• Get clear on the basics. Not all AI is generative AI. L&D has been using AI for many years and in many ways, such as Netflix-like algorithms in LMS/LXP systems that make personalized recommendations for each learner, or scripted chatbot tools that were the next generation of FAQ documents for performance support. Those were and continue to be valuable, but generative AI is different in being far more responsive and by literally generating new content.
  • Consider the impact of generative AI for your organization’s L&D strategy. You are likely to find that once generative AI becomes widespread, there will be less need for formal training courses as such. In short, this moment is an inflection point in the long-desired shift away from creating large libraries of training courses towards a greater reliance on performance support and learning in the flow of work.
  • Upskill, upskill, upskill. What one upskilling need was not on anyone’s radar in late 2022, but is now, or will be soon? Promptcraft. That concept/skill will surely be added to the Oxford dictionary soon, but L&D professionals—IDs and others—need to learn the art and science of creating prompts and seed texts to get the most value from the generative AI tools they will soon be using. This will likely entail learning some basics and then practicing—a lot. Additional upskilling will vary, such as how to use specific generative AI tools and how to review, evaluate, and attribute the outputs.
  • Work with IT, compliance, and others to set guidelines for the use of generative AI. There are already countless articles that detail the many issues that can arise from generative AI. These are real: false information from ChatGPT and similar tools, data leakage (sensitive data being shared externally) when using some tools, bias in how the AI was trained, humans ceding too many decisions to AI, and more. All of these are already creating a certain level of FUD: fear, uncertainty, and doubt. Guidelines are needed to mitigate any risks and cut through the FUD fog so that the equally real benefits of generative AI can be realized.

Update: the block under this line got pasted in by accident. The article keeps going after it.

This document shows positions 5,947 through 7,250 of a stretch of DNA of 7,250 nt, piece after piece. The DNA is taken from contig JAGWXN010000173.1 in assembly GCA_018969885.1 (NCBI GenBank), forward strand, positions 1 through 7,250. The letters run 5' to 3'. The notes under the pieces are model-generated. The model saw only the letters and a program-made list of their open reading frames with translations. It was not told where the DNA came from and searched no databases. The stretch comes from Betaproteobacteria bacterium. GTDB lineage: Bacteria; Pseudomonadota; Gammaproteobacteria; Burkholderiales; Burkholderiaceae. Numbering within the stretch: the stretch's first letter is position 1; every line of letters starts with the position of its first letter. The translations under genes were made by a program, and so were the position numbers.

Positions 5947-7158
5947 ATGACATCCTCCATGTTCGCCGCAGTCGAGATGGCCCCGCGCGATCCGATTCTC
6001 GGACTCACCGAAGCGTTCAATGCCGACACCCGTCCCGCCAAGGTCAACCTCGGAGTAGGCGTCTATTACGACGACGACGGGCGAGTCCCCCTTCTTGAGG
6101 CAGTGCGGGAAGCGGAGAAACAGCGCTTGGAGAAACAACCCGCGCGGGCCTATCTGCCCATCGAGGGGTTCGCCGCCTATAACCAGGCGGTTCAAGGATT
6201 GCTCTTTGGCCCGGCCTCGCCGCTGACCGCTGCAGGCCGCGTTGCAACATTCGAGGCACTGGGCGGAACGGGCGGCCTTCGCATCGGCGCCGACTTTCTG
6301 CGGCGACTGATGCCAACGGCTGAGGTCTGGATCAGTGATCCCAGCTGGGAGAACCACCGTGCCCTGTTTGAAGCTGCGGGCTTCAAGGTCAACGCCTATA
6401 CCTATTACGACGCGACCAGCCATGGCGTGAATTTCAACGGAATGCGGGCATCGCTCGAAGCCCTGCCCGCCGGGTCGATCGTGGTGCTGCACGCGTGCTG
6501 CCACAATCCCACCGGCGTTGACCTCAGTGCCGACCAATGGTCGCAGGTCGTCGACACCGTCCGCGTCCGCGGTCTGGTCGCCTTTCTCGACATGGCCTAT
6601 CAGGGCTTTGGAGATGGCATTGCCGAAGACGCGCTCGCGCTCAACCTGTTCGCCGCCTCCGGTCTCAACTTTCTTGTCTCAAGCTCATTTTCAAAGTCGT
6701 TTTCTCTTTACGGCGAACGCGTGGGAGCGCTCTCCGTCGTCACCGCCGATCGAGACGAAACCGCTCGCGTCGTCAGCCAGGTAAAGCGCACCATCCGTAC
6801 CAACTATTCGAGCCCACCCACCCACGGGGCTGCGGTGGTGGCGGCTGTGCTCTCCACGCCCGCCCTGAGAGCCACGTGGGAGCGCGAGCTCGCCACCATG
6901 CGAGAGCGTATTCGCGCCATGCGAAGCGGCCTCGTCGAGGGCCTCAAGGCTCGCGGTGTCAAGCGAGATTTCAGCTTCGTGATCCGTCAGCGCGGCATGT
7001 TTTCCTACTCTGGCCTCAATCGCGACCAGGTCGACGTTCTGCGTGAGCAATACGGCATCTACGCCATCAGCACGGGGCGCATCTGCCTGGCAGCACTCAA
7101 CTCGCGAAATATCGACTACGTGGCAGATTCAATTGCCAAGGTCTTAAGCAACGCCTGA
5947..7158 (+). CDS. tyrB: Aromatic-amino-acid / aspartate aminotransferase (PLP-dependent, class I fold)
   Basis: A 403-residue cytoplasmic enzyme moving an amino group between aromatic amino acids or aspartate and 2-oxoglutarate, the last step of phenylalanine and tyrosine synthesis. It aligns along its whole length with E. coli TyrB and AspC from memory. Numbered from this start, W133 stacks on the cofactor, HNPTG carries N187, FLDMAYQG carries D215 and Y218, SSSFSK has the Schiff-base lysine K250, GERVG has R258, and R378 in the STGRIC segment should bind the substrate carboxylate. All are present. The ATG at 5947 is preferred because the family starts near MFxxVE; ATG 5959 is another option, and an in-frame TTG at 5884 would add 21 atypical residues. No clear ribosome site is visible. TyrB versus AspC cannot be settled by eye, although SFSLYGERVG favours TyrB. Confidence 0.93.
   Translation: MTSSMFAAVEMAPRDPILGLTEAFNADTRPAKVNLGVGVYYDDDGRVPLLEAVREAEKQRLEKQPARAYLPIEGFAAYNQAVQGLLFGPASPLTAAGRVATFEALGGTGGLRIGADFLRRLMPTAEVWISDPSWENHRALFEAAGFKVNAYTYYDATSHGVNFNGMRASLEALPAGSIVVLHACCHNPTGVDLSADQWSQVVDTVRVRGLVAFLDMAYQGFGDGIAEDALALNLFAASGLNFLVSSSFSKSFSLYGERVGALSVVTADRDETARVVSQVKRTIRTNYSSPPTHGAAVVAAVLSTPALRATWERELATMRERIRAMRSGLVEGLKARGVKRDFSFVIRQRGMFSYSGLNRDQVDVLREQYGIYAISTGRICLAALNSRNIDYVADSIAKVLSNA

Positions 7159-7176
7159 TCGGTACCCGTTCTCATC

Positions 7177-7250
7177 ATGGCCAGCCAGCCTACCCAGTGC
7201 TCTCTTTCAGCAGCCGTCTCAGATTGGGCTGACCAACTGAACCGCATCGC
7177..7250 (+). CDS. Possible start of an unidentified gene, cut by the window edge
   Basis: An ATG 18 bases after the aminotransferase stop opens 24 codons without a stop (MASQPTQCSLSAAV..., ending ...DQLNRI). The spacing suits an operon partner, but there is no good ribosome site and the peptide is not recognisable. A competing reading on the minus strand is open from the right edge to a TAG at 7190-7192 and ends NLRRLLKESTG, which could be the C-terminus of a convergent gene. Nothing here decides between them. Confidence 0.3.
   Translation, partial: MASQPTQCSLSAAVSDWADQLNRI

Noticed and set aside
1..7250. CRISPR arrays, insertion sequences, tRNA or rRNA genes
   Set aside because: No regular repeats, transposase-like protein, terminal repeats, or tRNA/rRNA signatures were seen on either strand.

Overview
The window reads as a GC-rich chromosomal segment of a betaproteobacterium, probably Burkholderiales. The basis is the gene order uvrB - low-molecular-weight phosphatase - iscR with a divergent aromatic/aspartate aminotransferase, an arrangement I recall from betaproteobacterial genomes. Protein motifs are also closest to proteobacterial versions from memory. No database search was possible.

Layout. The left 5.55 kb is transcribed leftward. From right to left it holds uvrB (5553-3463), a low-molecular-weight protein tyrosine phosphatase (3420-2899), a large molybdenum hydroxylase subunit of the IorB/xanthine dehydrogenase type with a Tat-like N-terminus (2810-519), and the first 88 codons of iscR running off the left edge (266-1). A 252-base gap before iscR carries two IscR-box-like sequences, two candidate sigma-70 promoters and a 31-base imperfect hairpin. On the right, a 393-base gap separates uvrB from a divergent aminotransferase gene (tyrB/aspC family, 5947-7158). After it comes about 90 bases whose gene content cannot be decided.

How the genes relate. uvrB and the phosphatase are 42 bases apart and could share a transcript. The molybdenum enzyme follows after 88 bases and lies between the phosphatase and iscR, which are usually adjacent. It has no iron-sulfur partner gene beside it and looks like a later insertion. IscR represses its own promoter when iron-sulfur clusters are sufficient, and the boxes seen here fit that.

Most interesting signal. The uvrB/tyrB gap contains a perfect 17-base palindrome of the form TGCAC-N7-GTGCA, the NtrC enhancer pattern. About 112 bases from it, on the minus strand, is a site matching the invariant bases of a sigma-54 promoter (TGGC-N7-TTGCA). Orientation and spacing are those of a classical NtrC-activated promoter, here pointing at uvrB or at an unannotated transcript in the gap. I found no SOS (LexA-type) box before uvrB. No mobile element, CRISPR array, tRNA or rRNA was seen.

• Pilot the use of each generative AI tool. No one tool is going to augment all of the ID tasks listed above, let alone tasks performed by other L&D professionals and beyond. Select appropriate projects to pilot the use of each tool being considered, working with key stakeholders to stay within organizational guidelines.
Thomas Stone
Tom is a Senior Research Analyst at i4cp, with over two decades of experience as a writer, researcher, and speaker in the learning and development and broader human capital industry. He is also author of multiple books, including co-authoring Interact and Engage! 75+ Activities for Virtual Training, Meetings, and Webinars (second edition from ATD Press, 2022).